Monday, November 19, 2007

It's A Small World - After All!

I've spent part of the day involved in a worldwide family history conference webcast on We heard from commercial vendors, subject matter experts and researchers from around the world. The interactive presentations and discussions were in real time. Participants and presenters sat in the comfort of their own homes while attending the no-cost conference.

Ten years ago, I started using the Internet for web meetings with my far flung U.S. and international cousins. These cousins groups enjoy a synergy of skills, resources and opportunities that exceeds the sum of the abilities of those involved. M
y cousins and I have jointly produced amazing results on research 'problems' that had stymied other family history researchers for centuries. The key word here is 'Team'.

If each member of these research teams actively engages in research and openly shares findings and participates in research discussions, amazing progress and discoveries result. The math a little different than we learned in grade school because in these teams one plus one equals two'ish and four plus four equals ten or twelve'ish. There is a great multiplying factor when the various members apply their unique perspectives in solving the problem(s) at hand.

Tonight I participated in a live webcast via UStream and a chat client. UStream resides on the wild, wild, web, but you don't need to delve in to the oddities created by others. You can create your own shows on UStream for free! Just create an account and then
create your own show(s). Then tell your guests the web address and the time to join the show. You control the content, so the program will be as good as you make it.

The presenters tonight broadcast live video from their home den teaching the attendees how to maximize the technology that is so readily available. This technology has a surprisingly low threshold of learning. Its use can significantly increase your effectiveness in family history research by engaging far flung members of research teams. How far is far flung? They may be on the other side of the earth or two doors away, but if they aren't sitting by you, they are 'far flung'. Electricity travels at the speed of light and even though traffic on the Internet isn't quite that fast, it 'almost' is, so distance isn't much of a factor any longer.

Ok, that all sounds great, but what equipment do I need if I want to host a broadcast or similar meeting session? All you need is a fast (broadband) internet connection, a webcam and a good microphone, plus the ability to talk intelligently, while reading the chat postings and keeping everyone focused on the subject, goal or task at hand.

Anyone can be the host of a webcast like those that I've participated in today. Anyone can be successful at it with a little planning and practice. You'd be surprised how quickly folks learn to use and engage in these forums.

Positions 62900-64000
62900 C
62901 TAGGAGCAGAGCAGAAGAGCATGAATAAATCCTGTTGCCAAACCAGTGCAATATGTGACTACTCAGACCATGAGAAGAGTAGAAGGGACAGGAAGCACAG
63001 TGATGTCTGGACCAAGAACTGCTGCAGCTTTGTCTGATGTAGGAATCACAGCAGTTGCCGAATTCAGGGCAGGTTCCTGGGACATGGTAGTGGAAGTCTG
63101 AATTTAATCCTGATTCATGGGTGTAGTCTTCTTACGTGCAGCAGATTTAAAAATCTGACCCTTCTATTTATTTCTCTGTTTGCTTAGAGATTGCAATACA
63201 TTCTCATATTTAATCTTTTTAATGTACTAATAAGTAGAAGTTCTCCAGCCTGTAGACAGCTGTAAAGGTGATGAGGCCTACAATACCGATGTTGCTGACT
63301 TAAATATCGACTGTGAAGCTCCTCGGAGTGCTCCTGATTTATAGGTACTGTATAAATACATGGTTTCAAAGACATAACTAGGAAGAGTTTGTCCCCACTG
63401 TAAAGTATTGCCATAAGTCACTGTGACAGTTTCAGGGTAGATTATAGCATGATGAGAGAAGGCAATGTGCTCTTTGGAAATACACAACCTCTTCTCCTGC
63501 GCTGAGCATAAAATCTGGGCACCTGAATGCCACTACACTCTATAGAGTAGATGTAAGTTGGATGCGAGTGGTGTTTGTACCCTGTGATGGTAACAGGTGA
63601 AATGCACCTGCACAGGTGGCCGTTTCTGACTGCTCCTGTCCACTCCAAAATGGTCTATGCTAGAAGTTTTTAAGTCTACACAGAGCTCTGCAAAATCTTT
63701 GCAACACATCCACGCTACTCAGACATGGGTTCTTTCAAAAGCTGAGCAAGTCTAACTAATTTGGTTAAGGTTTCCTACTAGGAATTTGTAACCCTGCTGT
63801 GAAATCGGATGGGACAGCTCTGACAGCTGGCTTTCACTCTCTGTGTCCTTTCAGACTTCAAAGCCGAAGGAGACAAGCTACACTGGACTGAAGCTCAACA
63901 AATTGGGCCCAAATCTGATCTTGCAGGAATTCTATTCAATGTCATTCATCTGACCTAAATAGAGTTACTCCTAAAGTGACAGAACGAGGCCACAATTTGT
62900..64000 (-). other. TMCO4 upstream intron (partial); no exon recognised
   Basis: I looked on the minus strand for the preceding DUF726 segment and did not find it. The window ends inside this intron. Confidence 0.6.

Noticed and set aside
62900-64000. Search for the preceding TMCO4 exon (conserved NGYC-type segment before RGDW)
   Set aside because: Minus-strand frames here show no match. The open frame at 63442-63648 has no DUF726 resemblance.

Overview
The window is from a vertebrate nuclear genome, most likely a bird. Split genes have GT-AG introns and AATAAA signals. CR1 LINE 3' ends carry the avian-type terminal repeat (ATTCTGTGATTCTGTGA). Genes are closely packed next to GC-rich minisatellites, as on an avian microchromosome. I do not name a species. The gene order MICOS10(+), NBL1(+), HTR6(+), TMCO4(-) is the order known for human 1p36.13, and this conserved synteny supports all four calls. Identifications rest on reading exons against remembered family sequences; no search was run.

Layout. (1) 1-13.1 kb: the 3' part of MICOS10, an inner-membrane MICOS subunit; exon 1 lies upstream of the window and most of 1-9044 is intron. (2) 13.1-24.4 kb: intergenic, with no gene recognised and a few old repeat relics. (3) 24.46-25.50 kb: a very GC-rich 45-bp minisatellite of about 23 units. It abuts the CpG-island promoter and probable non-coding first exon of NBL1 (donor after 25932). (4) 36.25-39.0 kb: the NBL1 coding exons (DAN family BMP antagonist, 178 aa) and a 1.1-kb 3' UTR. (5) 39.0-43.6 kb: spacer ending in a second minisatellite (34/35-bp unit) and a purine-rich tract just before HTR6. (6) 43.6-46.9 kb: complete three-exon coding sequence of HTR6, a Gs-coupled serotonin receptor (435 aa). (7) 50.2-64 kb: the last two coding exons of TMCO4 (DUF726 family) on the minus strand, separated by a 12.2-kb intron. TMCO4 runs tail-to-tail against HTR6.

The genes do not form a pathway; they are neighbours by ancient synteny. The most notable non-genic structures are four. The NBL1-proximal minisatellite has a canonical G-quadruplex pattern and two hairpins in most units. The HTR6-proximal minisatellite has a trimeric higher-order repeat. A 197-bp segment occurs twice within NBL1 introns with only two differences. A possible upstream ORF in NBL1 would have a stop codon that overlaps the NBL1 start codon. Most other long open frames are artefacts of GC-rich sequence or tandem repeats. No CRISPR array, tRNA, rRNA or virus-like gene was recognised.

There are hundreds of broadcast tools available. I found an open source product (meaning free to use) called DimDim and installed it on a server at work. It is great! I can send video of me, along with my voice and real time views of my computer desktop, applications I'm running, Powerpoint presentations, etc., to folks around the world and never have to get up from my desk. When one of my business contacts needs to see how to use some of the software tools we supply, I can show them step-by-step instructions using the tools doing real work in real time! All they need on their end is a broadband connection, a computer and a web browser like Firefox, Opera, etc. (Internet Explorer will work, but I don't like it).

DimDim would serve equally well among family history research groups. Go to the home page and watch the demos.

Don't think you want to install software on a server but want to use a webcast to teach your family history class or host a family history webcast? Drop a note to the great folks at and ask them if they will let you use their system and tools. You may be surprised at the response! Download the free ReGL viewer / control and ask Gena and Tex for some tips and pointers and you'll be ready to go. (P.S. They are particularly fond of family history library support staffs).

So why all this tech talk in a family history note? Am I a geek? Sure I am and so are a lot, if not most of you. If you aren't now, you soon will be when you tumble to the perspective of how much technology enhances your ability to do family history research, both alone and in teams of others. The tools are here. The cost is little to nothing. Don't say you can't learn to use them, because 'that dog don't hunt' argument doesn't cut it any more. Anyone can learn to use the great online social interaction tools that exist now. Keep your eye on the ball and out of the gutter when looking for solutions on line and you'll be amazed at what you find.

Call, write or e-mail your cousins or fellow researchers today and get the group involved in your (their) own webcast. Better yet, call them live using your (their) Skype software and set the agenda, time and date as soon as you finish reading this note. Try it, you'll like it.